3. Bedd Gelert
    03/12/2009 at 5:05 pm

    Nothing wrong with a bit of experience, Lord N.

    I listened to some of this debate last night on ‘Today in Parliament’.

    Always dangerous to comment on something one doesn’t have the full facts about, but it does sound as though rather draconian penalties are in the pipeline which could be a sledgehammer to crack a few filesharing nuts.

    Much talk about ‘shoplifting’ will reassure the industry, but do little to win hearts and change minds, I feel. Ad hoc changes to the law on copyright and intellectual property may sound sensible with the belt and braces of having to be passed in ‘both houses’.

    Reading between the lines, is this not the old, old story that legislators have been captured by the industry and that we are a few short steps away from having a regulated un-free internet which may cause more problems than it solves.

    Google, Yahoo!, Microsoft and countless of other hi-tech companies work in the relative light-touch regulation of the US. Not that this is an unalloyed delight – there could be another ‘banking regulation’ disaster in the pipeline, and Google Street View is an example of when companies play fast and loose with the public and the executive.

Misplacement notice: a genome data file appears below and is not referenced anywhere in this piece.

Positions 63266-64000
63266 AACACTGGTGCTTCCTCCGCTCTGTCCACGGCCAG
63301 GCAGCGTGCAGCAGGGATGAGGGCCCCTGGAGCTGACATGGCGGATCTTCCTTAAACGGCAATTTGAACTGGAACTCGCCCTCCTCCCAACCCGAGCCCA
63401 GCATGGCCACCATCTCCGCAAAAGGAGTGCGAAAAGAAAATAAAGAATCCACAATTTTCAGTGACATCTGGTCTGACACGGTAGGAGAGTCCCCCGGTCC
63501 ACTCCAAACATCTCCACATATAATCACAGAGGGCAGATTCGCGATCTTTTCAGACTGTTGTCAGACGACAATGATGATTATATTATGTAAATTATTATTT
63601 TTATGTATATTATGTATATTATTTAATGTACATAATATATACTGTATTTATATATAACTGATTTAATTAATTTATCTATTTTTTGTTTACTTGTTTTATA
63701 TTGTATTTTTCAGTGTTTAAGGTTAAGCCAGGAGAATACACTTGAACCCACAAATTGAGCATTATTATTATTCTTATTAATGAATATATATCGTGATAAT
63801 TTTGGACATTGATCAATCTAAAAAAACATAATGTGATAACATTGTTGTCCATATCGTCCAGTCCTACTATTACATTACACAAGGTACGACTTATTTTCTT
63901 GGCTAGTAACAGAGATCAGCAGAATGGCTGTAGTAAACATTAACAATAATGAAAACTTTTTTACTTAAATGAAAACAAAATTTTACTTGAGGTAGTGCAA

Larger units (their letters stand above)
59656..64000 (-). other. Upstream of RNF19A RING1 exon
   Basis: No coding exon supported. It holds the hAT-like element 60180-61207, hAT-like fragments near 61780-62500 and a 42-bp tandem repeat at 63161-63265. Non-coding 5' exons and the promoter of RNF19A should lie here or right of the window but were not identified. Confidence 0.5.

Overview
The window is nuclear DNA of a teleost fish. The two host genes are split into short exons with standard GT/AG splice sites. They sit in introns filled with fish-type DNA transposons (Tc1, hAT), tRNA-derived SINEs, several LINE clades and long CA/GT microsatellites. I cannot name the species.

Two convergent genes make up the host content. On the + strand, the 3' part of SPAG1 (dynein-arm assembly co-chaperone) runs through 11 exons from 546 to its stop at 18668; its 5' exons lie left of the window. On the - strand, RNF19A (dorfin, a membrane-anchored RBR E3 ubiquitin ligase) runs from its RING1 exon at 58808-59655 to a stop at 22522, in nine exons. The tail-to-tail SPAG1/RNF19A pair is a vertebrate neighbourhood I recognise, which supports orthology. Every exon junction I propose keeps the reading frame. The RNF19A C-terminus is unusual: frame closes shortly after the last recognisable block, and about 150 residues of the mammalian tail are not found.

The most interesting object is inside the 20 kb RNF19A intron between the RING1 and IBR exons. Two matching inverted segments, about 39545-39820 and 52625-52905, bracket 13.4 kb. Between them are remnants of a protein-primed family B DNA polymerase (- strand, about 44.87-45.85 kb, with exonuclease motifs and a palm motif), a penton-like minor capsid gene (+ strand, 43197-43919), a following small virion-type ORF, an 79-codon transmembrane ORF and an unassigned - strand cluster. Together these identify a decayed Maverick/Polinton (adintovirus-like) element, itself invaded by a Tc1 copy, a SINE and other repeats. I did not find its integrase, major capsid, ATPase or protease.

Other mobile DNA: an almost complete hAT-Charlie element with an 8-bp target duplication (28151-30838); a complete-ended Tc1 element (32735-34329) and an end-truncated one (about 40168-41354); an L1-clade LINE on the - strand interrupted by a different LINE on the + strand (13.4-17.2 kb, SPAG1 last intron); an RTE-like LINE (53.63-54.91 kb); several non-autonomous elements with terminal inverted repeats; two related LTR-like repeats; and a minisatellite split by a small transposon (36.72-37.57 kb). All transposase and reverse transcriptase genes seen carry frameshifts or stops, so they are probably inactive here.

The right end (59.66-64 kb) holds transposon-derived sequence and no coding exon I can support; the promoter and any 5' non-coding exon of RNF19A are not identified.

But I do think we need to ‘look before we leap’ here – if Mandelson thinks it is a ‘good thing’, that in itself is a reason to look very, very close at the fine print in case it just legislates for greater control for ‘The Corporation’ at the expense of the public.

  4. Gareth Howell
    04/12/2009 at 10:49 am

    One of the most difficult problems of public presentation for politicians is becoming a caricature, whilst actually going about the business of politics. Some people say “Ah! there is a lookalike!” whereas it is the real MacCoy.

    All of the Thatcher/Major govt personalities became caricatures by 1997, and I fear that many think the same of the present lot.

    The TV has a lot to answer for since you see the face of the individual much larger than you ever would in daily life in your living room, so you see the warts ‘n all.